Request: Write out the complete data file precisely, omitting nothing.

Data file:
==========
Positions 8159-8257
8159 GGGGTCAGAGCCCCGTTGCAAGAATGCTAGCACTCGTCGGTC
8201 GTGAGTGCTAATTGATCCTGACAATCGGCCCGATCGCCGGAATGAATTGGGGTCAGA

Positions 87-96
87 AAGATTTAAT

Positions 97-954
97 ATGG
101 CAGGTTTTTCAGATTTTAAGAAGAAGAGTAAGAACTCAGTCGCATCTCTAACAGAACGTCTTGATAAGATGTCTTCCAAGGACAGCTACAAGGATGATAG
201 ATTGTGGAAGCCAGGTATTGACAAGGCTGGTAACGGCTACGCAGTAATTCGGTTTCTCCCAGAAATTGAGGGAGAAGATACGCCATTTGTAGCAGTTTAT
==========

Positions 8159-8257
8159 GGGGTCAGAGCCCCGTTGCAAGAATGCTAGCACTCGTCGGTC
8201 GTGAGTGCTAATTGATCCTGACAATCGGCCCGATCGCCGGAATGAATTGGGGTCAGA

Positions 87-96
87 AAGATTTAAT

Positions 97-954
97 ATGG
101 CAGGTTTTTCAGATTTTAAGAAGAAGAGTAAGAACTCAGTCGCATCTCTAACAGAACGTCTTGATAAGATGTCTTCCAAGGACAGCTACAAGGATGATAG
201 ATTGTGGAAGCCAGGTATTGACAAGGCTGGTAACGGCTACGCAGTAATTCGGTTTCTCCCAGAAATTGAGGGAGAAGATACGCCATTTGTAGCAGTTTAT